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Douchebag Decree: Tucson Shooting Link Roundup

Since the violence that took place in Arizona over the weekend goes beyond the term "douche-y", and since it would be much too obvious to award the Decree to Sarah Palin for her crosshairs graphic and "blood libel" comment (let's just call her an honorary Douchebag for life), I thought I'd do a roundup of some of the most interesting and the douchiest discussions of violence, rhetoric, and...

Race Card: The Chinese Parenting Controversy and the Vilification of Mothers of Color

Four days after the Wall Street Journal published Amy Chua's essay, "Why Chinese Mothers Are Superior," it continues to spark controversy. The piece itself has garnered more than 3,500 comments on WSJ's website and bloggers from Phil Yu of Angry Asian Man to Maureen O'Connor of Gawker and Danielle Belton of The Black Snob have taken Chua to task for claiming that Chinese mothers...

The Unbearable Presence of Hair: American Apparel's Bush Administration

I like the conversations American Apparel inevitably starts whenever it comes out with a new advertising campaign. I'm not being snarky—some of the most radical (meaning at the root of) discussions about feminism I enter into start because American Apparel can't seem to stop. Well (and here comes the snark), guess what? AA still can't let go of its naked-ladies-trying-to-sell-me-the-clothes-...

Iconography: A Selection of Brilliant Careers

I wanted to write about at least one writer from the Southern Hemisphere for you. (I was going to also write about New Zealand's Katherine Mansfield, but then Lindsay pipped me to the blog post!) I thought to myself, I've never read My Brilliant Career (1901), and that's supposed to be one of the best feminist works to ever come out of Australia. An excellent topic on which to write, I...

Bibliobitch: Am I Blue?

A piece of advice for those who are interested in reading Am I Blue?, an anthology of YA short stories about gay, lesbian, and questioning characters: don't read it on the bus. I tried several times, and always missed my stop by many blocks without fail. The collection is engrossing to a plan-canceling degree; editor Marion Dane Bauer has put together funny, poignant,...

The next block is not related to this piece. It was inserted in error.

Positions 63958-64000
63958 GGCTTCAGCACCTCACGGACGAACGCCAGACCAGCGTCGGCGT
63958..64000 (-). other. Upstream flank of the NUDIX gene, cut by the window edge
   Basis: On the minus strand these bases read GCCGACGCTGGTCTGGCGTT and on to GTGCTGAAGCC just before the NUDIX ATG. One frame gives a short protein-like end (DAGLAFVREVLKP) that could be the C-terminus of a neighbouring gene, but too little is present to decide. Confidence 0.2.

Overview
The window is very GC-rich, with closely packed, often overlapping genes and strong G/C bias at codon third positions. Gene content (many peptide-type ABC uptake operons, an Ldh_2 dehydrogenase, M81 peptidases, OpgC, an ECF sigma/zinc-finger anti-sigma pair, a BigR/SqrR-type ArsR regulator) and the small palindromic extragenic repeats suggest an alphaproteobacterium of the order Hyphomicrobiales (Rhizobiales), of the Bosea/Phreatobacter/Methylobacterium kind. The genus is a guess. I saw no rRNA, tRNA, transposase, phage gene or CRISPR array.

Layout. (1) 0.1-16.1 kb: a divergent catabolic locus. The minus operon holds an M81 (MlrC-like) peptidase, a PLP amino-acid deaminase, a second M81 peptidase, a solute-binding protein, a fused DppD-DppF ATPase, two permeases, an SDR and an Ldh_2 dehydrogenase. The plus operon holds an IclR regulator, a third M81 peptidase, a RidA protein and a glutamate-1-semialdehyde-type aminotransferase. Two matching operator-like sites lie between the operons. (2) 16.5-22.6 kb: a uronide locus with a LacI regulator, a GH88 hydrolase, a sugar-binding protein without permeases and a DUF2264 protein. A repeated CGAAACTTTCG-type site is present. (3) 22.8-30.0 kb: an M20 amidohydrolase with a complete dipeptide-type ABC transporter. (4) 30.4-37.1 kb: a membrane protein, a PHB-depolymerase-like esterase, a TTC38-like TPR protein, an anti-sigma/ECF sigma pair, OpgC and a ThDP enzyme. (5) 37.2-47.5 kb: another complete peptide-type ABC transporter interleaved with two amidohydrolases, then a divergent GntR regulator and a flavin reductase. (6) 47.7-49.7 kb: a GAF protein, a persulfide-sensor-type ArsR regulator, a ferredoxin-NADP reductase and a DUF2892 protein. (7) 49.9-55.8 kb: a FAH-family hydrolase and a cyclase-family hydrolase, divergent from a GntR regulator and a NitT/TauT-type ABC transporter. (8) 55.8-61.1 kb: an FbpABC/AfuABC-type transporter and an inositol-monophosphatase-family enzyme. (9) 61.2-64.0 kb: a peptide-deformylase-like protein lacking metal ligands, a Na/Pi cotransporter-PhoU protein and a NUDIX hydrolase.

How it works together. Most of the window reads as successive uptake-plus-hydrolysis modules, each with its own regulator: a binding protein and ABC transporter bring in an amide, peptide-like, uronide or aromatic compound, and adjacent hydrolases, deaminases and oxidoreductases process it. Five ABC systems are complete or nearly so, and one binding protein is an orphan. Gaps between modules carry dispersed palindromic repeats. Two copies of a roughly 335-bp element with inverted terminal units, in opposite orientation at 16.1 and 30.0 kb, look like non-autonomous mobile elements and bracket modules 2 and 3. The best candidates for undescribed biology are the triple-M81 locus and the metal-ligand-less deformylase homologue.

Iconography: Morgan le Fay

One of the world's most enduring literary traditions has to be the Arthurian legend, which gives us the most intriguing figure of Morgan le Fay. Mother, sister, lover, healer, and witch, she's had to be extremely flexible to fit the changing requirements of Arthurian narratives. She's been an ally to Arthur, the wicked witch, and she's presently popular as an object of feminist reclamation. Let's...

Race Card: Single Black Women and the Motherhood Debate

If you haven't had your fill of stories about lonely, unwed black women, check out The Root's piece advising African-American ladies who've made marriage a prerequisite for childbirth to consider conceiving without a "ring on it," as Beyoncé would say.

In "Planning for Single Motherhood," contributing Root editor Jacque Reid describes her longing to have a child and recent...

Iconography: Independent Women

We're going to leave the 19th century soon, but not before we've covered a certain breed of independent woman literary icon. At a time when divorce was the height of scandal, Louise Mallard and Nora Helmer were literary characters who looked to a better life without their husbands. And they suffered terribly for it. Let's explore the rise of representations of women learning to live their lives...

Grand Rounds: Dissecting Grey's Anatomy: Disarm

Deja vu this week on Grey's Anatomy as the team at Seattle Grace is plunged into helping the victims of a shooting rampage on a school campus. A whole lot of healing over the first half of the season has been building up to this moment. How do they handle it? And what in blazes is Teddy up to?!

All this and more (spoilers galore!) after the break!

The Long Goodbye: OWN-ing a Network

Owning a network doesn't mean you offer up fresh programming. Even if you're Oprah. Also, Dr. Phil can go away now please.

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